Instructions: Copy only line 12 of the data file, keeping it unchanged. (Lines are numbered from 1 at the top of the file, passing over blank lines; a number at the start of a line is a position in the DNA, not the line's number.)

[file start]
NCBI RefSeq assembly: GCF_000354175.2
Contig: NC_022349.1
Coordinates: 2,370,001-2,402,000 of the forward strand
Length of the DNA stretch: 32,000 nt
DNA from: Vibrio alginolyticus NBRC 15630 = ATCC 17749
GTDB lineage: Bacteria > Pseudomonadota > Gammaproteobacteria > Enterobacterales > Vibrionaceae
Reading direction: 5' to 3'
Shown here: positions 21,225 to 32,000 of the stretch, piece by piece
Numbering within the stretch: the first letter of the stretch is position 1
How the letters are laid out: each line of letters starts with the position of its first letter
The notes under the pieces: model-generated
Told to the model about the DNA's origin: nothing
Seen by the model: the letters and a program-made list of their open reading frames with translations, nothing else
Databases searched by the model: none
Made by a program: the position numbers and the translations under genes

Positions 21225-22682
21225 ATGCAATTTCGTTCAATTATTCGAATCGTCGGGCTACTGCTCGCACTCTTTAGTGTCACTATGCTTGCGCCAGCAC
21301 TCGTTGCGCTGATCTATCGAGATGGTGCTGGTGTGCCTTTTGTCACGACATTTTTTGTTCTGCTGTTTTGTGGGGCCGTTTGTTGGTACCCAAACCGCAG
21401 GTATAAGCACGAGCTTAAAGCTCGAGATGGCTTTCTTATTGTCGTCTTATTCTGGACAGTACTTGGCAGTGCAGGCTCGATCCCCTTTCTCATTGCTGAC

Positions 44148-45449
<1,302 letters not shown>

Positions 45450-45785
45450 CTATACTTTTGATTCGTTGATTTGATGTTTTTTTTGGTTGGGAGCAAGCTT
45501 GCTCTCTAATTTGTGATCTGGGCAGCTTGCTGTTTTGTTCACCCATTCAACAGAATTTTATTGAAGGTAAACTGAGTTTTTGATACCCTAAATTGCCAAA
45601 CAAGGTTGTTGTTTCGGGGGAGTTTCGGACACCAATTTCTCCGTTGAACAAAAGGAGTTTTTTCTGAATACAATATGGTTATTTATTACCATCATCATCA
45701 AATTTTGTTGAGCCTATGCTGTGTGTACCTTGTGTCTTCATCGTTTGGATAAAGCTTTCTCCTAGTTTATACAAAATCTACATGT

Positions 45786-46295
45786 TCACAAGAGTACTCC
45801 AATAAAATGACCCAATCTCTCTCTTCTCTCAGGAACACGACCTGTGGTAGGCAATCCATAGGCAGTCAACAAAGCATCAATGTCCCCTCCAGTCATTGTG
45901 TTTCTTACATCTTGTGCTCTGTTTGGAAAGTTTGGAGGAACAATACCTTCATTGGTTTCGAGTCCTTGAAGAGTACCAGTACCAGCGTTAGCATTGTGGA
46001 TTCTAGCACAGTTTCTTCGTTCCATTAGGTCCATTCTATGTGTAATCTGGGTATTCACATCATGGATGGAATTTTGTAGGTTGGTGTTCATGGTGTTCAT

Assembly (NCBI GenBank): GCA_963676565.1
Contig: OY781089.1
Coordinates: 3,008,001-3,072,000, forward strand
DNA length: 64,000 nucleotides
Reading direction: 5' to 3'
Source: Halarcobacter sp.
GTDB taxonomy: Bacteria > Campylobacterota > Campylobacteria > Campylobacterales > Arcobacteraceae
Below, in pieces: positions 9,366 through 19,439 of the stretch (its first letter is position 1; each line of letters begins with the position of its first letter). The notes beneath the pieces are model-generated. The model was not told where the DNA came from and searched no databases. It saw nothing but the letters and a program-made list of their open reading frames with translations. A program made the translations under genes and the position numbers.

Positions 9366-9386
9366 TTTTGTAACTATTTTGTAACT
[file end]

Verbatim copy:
Told to the model about the DNA's origin: nothing